full sense of accomplishment, which was to destroy his efficient organizational
machine, which remained in the hearts and minds of Ghanaians, and pave the way
for the federalist Busia to lead a unified and unitary Ghana – the very thing he
had spent his adult life opposing. We devised a clever scheme, which was to ban
anything Nkrumah – his name, his picture, his books, his party, and then seize
the party’s properties across the country. We gave the terms “democracy,
freedom of speech, and freedom of expression” a new meaning to suit our agenda.
Predictably, Busia “won” the 1969 elections. What we couldn’t achieve through
honest means, we finally did through subterfuge.

We had hoped that with Nkrumah gone, we would be able to give Ghanaians the
paradise that he had so cruelly denied them. Our detractors say we failed and
they use all sorts of dubious methods to prove their case. In 1962, for
example, they say, Ghana’s per capita income was 64.0% higher than South
Korea’s. By 1966, when we struck, that had gone up to about 80.0%. In 1967
the figure fell to 64.3%, roughly what it was five years earlier. By 1969, when
Busia become prime minister, Ghana’s per capita income had actually fallen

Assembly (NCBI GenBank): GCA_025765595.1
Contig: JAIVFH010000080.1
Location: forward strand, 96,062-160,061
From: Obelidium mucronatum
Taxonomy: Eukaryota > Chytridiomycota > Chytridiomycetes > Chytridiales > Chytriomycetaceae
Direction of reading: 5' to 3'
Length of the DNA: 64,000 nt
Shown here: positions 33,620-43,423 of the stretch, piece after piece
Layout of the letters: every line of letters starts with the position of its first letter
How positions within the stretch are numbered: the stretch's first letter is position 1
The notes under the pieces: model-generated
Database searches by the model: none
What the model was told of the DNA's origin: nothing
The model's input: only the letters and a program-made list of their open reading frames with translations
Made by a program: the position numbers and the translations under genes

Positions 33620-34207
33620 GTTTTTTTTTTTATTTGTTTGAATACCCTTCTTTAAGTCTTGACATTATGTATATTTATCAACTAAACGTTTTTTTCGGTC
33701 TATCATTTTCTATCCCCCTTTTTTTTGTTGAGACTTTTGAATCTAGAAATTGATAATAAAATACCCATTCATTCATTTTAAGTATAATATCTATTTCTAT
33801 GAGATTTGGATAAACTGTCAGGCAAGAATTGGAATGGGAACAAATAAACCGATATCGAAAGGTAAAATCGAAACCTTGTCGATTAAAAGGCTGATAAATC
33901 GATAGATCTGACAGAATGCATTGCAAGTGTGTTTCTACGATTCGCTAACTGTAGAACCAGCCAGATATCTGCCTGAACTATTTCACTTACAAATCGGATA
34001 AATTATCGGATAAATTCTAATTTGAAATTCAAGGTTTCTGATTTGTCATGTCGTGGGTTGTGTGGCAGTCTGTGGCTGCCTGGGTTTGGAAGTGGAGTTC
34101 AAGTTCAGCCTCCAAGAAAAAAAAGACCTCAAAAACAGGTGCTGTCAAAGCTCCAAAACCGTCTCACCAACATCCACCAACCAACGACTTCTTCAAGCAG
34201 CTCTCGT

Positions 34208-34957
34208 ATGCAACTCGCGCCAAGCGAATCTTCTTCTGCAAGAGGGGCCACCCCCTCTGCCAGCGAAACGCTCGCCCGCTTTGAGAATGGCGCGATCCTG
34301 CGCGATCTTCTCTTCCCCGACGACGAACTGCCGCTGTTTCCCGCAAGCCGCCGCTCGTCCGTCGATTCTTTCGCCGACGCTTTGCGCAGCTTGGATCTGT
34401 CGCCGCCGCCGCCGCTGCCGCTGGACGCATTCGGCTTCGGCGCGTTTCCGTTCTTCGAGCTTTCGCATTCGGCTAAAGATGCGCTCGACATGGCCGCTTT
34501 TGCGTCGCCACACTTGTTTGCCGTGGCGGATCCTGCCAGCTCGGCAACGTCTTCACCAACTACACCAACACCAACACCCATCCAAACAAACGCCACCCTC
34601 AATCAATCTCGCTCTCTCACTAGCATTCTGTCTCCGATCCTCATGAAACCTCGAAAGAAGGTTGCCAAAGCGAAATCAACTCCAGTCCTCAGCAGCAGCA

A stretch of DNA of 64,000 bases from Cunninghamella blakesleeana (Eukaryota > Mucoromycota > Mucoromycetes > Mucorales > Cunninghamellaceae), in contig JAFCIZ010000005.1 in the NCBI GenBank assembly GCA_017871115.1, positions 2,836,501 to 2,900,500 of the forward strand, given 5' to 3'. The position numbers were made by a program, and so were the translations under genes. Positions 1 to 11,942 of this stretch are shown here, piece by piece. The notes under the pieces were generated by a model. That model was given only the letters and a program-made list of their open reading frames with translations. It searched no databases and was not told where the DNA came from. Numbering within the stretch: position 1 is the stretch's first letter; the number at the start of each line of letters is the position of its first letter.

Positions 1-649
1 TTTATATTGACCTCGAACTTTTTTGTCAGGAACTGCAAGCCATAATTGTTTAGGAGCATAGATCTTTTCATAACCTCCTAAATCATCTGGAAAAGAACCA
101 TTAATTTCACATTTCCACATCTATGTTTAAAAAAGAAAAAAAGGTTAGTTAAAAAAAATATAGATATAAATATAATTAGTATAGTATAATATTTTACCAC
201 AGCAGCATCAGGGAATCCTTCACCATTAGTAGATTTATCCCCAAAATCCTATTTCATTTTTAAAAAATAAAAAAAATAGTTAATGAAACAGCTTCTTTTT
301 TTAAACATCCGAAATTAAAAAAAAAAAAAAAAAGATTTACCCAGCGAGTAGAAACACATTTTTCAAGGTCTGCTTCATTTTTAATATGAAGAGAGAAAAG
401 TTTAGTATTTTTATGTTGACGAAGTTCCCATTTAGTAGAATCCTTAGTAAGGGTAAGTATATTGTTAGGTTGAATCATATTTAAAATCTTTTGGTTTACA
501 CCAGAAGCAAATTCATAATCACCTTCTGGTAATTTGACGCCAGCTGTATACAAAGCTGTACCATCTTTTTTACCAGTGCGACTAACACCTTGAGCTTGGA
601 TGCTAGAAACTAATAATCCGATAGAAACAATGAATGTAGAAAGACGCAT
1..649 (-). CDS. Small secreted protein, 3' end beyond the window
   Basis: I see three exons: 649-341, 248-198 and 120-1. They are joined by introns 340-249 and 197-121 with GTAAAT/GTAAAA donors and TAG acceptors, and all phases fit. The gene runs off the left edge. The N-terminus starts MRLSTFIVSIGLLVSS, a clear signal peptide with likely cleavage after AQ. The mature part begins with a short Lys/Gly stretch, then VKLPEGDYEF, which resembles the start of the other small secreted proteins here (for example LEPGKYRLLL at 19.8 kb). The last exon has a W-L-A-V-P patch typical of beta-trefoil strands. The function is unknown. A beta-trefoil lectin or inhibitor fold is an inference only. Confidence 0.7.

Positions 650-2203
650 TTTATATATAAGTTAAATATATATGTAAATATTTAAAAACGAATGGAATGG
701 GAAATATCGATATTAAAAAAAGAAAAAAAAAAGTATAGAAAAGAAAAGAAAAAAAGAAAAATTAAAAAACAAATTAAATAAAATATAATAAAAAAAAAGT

below that of South Korea’s, where it has remained ever since with the gap
between the two growing ever wider.

As of 2008, Ghana’s per capita income was a measly 3.1% of South Korea’s. Or,
stated differently, South Korea’s per capita income was 3,113.4% (three thousand
one-hundred and thirteen point four percent) higher than Ghana’s. Hard to
believe but painfully true.
And whom do we blame for this messy state of affairs? Nkrumah, of course. If
he had not impoverished Ghanaians, we would not have overthrown him, and if we
had not overthrown him, Ghana’s economy would not have gone to the dogs the way
it has since 1966. Indeed, in all likelihood, Ghana today would have been way
ahead of South Korea. But such is life: You take risks and when you mess up,
you blame your “enemies”. It’s convenient.

So no matter how you slice or dice it, we blame Nkrumah for Ghana’s woes, and I
hail my ancestors as heroes. No intellectual worth his salt would reach any
other conclusion.

Time will not allow me to extend my thesis to the African continent, as I had
promised to, but rest-assured that on the eve of the next so-called founder’s
day, I will be back here to the great Pennsylvania University (or whatever you
call yourselves) and continue the political blood feud that my ancestors started
decades ago. As in life, so shall it be in death: We will never let Nkrumah
have his peace of mind.

In the name of the Great J.B. Danquah – even if only two people, including
myself, had heard of him before today’s lecture – I wish you all God’s speed and
a safe trip back to your dorms and homes. (Yes, I believe in God, which is why I
never tell lies or contradict myself. Ever!) But watch out for so-called
Nkrumahists, those fanatical followers of a dead man, who would come telling you
that they have a better history of Ghana than I do. Like their icon, they too
are liars. Ignore them.
Thank you for your attention and understanding.
Credit: Nii Moi Thompson (